The recycling of bottles, non-bottle rigid plastic and film declined by 27 million pounds in 2019 or 0.5% — and though North American recyclers continue to recycle the majority of the post-consumer plastic recovered, declines in mature recycling streams make brand company commitments to increase recycled content more challenging, according to a new report.
In order for brands to be able to procure quality feedstock at lower environmental and economic costs, collection of quality material is essential for recyclers, says Steve Alexander, president and CEO of the Association of Plastic Recyclers (APR). The report, based on the results of a 2019 survey sponsored by the APR, the Foundation for Plastic Recycling, and the American Chemistry Council (ACC), found that recycling of plastics in North America has risen approximately 8% since 2017, though recycling of bottles, non-bottle rigid plastic and film declined.
And declines in recycling rates are a sign that the system needs support, Alexander says. “Our modes of commerce and consumption are changing and our system of recovering sources must change too.”
Compared to 2018, the largest increase in recycling in 2019 was among non-bottle rigid plastics (45.9 million pounds) and the largest drop in recycling was in PET bottles (39.3 million pounds). Although film plastic overall declined, there was an increase in film recovered for recycling from retail and agricultural sources. Plastic bottles continued to make up the majority of the plastic recovered for recycling at 55.2%, with non-bottle rigids accounting for 25.3%, film 19.2%, and other plastic, excluding foam, making up the remainder at 0.3%.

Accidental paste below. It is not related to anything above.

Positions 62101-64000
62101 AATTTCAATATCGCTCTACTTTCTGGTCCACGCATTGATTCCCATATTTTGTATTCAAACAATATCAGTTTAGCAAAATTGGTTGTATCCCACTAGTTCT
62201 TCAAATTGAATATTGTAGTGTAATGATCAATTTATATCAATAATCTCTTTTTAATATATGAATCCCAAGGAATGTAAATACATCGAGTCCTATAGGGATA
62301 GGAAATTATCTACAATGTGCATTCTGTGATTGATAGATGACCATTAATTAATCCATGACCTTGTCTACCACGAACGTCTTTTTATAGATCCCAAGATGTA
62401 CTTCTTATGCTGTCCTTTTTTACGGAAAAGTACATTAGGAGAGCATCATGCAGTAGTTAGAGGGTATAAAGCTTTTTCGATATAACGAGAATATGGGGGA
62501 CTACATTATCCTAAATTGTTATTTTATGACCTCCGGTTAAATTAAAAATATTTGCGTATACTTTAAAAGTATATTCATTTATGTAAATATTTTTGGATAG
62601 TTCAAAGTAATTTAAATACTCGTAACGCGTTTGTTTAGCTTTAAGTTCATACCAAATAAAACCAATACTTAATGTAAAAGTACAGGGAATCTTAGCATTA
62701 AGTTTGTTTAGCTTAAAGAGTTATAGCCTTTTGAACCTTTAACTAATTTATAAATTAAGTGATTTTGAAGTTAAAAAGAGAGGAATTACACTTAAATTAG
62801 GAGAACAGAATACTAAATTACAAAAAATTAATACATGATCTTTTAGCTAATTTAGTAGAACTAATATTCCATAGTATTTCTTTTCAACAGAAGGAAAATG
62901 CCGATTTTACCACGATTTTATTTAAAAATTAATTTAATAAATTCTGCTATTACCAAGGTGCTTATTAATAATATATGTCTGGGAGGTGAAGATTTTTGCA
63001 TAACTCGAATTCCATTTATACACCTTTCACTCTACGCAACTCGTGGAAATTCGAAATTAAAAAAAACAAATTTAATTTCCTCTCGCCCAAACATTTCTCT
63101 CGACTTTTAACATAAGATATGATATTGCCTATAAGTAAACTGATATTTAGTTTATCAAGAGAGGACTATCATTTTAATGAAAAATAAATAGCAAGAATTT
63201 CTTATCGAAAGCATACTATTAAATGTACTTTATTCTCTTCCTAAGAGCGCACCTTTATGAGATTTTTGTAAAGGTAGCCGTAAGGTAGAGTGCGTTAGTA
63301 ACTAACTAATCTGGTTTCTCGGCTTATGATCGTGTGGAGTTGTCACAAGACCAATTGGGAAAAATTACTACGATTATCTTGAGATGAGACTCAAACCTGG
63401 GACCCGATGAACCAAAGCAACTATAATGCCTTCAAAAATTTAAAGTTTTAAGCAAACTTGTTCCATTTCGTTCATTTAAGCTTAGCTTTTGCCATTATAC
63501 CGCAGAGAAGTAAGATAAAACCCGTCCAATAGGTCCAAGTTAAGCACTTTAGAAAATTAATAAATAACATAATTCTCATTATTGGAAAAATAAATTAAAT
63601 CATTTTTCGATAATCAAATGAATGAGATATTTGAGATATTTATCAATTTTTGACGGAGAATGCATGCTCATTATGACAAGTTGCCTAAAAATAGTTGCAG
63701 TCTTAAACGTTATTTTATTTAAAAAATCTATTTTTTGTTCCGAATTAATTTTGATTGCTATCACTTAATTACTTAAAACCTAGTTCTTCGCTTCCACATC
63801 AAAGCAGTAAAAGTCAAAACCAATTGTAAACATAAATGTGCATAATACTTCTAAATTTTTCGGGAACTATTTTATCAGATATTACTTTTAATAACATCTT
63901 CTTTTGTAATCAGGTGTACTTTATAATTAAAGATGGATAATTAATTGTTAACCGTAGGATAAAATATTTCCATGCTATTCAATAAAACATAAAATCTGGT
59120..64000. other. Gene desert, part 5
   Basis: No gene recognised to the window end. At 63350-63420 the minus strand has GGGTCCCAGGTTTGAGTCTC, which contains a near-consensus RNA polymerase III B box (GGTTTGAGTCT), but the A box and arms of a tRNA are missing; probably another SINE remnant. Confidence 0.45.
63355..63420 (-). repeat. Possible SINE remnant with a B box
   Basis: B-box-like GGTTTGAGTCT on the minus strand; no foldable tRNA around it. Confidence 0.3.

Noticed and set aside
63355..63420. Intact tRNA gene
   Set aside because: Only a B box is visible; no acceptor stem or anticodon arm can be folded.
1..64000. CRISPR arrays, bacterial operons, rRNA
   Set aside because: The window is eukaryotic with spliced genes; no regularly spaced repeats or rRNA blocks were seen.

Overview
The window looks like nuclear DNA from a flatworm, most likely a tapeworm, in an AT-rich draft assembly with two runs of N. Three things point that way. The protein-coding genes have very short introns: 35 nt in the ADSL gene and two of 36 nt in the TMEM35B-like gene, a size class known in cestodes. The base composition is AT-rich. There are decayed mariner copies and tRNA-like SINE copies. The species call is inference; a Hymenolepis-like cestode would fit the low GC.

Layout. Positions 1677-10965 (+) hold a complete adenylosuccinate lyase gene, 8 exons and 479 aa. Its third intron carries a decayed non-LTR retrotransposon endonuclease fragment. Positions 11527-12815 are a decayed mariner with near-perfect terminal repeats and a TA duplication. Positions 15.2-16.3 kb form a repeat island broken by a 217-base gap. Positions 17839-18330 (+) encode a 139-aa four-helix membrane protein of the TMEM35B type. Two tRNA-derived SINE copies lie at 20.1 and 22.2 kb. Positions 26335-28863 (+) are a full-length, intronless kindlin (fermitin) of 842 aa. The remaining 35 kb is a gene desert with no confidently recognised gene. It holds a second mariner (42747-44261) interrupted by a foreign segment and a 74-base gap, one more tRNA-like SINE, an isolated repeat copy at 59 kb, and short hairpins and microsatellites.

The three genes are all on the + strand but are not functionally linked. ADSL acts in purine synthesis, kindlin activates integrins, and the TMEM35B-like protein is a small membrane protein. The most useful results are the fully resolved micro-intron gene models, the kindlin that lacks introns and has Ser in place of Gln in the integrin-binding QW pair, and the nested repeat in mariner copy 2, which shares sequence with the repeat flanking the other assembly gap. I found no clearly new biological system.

Most of the material recovered for recycling in the United States in 2019 was purchased by reclaimers in the United States or Canada (87.9% combined) with just 12.1% exported overseas. Within the 12.1% of exports, bottle exports rose slightly by 26 million pounds; non-bottle rigid exports stayed flat; and post-consumer film exports dipped by 28.5 million pounds.
This month, three leading plastics and material science companies – Dow, LyondellBasell and NOVA Chemicals – established the Closed Loop Circular Plastics Fund to invest in scalable recycling technologies, equipment upgrades and infrastructure solutions. The fund, managed by Closed Loop Partners, and with an initial $25 million investment, invites businesses across the plastics value chain to join in advancing the recovery and recycling of plastics in the US and Canada.
The goal is to eventually deploy $100 million, through a combination of the fund’s founding investors, additional corporate investors and financial institutions, in order to attract additional capital beyond the fund’s own commitments. At scale, the fund’s investments aim to recycle over 500 million pounds of plastic over its lifespan.